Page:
In most areas of the country the school year is just about half over. Yet you may be noticing that after four months of school, your child seems to be having problems. If you're educational law-savvy, you know that your child has certain rights. Do you know what educational rights your child has under Federal law? He or she may qualify for help under Section 504, a law originally created to help adults but later amended to help children.
In 1973, Section 504 of the Rehabilitation Act was established with the purpose of prohibiting discrimination on the basis of any physical or mental disability. Any programs and activities, both public and private, which received federal monies, were required to adhere to this Act.
The Supreme Court of the United States handed down Section 504 which states:
No otherwise qualified handicapped individual shall be excluded from participation in program or activity receiving federal financial assistance, (college, university or other post-secondary institution, or a public system of higher education). -- (29 U.S.C 791 et seq)
Those protected under this section were persons who had documented physical or mental impairment that substantially limited one or more major life's activities and any person who was regarded as having either physical or mental impairment, or having no actual physical or mental impairment were perceived as such.
A 504 Plan is a legal document that requires specific assistance for students who are in a regular, or general education setting, and who have special needs. It is a plan of instructional services which are written specifically for the student's individual needs, whether physical, mental, or emotional. Section 504 may also be implemented for a student recovering from substance abuse since drug addiction is seen as a handicap which substantially limits a person's major life activities.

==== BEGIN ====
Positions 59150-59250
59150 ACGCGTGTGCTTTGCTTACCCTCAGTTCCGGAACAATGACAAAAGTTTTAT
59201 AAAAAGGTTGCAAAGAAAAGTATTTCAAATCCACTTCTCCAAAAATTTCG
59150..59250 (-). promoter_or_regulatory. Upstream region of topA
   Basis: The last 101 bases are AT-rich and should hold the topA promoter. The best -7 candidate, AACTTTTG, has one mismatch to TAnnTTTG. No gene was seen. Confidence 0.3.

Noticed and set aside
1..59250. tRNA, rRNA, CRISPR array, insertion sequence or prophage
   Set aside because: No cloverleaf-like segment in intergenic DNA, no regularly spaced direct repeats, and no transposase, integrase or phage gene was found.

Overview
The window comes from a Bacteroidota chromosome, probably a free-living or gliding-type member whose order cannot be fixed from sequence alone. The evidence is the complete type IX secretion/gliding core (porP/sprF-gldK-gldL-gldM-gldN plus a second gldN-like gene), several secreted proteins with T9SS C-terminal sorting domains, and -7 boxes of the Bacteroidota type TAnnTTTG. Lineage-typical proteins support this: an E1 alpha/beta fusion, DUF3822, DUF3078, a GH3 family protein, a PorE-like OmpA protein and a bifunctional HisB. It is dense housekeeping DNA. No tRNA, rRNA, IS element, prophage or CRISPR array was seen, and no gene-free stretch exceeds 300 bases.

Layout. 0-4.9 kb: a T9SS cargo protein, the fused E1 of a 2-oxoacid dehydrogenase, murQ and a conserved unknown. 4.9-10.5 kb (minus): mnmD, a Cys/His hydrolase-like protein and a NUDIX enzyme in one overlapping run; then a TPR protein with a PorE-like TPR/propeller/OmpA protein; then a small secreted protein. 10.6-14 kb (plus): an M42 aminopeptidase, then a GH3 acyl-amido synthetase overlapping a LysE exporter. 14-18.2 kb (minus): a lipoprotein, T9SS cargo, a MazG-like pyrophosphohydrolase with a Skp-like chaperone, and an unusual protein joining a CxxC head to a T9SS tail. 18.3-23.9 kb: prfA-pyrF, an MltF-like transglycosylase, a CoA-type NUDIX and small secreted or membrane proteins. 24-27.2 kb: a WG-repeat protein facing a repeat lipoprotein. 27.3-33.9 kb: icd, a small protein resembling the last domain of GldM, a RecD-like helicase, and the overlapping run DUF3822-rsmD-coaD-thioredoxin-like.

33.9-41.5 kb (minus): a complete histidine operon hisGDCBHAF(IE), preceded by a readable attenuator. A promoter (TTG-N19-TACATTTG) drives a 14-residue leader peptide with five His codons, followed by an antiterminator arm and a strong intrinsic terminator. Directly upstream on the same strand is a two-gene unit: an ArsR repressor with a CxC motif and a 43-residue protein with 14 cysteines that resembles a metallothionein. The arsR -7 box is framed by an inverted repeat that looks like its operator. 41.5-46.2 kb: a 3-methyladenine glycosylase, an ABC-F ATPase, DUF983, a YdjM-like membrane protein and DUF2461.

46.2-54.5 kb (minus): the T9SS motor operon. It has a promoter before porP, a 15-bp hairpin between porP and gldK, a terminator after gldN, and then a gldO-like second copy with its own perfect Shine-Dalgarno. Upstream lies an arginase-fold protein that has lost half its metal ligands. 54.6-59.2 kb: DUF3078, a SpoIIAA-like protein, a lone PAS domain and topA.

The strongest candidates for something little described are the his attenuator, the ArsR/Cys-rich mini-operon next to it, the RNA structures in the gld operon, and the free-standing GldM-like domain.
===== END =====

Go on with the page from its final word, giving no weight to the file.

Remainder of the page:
Examples of accommodations used in a 504 Plan can be easy access in a room, and the services of an aide, for physically impaired students, medication that must be given in a nurse's office requiring a brief leave from class for a student, or permitting a student to eat in the classroom for certain health reasons. Written and oral testing may also be adjusted for a student under the 504 Plan.
Each case is individual and a student must be referred for a 504 Plan by a teacher, parent or guardian, physician, therapist, or, in some cases, self-requested. A support team usually consisting of counselors, a school nurse, a psychologist, a school administrator and a teacher or teachers are required. The 504 Plan is a team effort; all members have responsibilities in fulfilling the requirements of the 504 for the student. The teacher is not alone in this endeavor.
The 504 Plan is not the same as an IEP, (Individualized Education Plan). The IEP is specifically mandated for Special Education or Classified students. However, a student may move from a classified placement to a general education placement and could, under recommendation, benefit from a 504 Plan.
While many parents are aware that there would be some sort of provision made for a child with a physical impairment, too few know that the 504 Plan can benefit their child for impairments that are not seen, e.g. emotional, mental, substance abuse. The 504 Plan can extend to college and post secondary education.
In the desire to give a thorough, fair and equal education to all students, the implementation of the 504 Plan is an excellent alternative for those students who do not fall under the category of Classified or Special Education but have needs that must be met.
If you feel that your child's needs would be met and helped by the 504 Plan, consult with his or her counselor and request that a 504 Plan meeting be held. Unless there are extenuating circumstances, a meeting should be held within two weeks of your request. A letter from a physician or therapist can work wonders in getting the plan started for your child.
Your child depends on you to help ensure that they receive the best possible education available.
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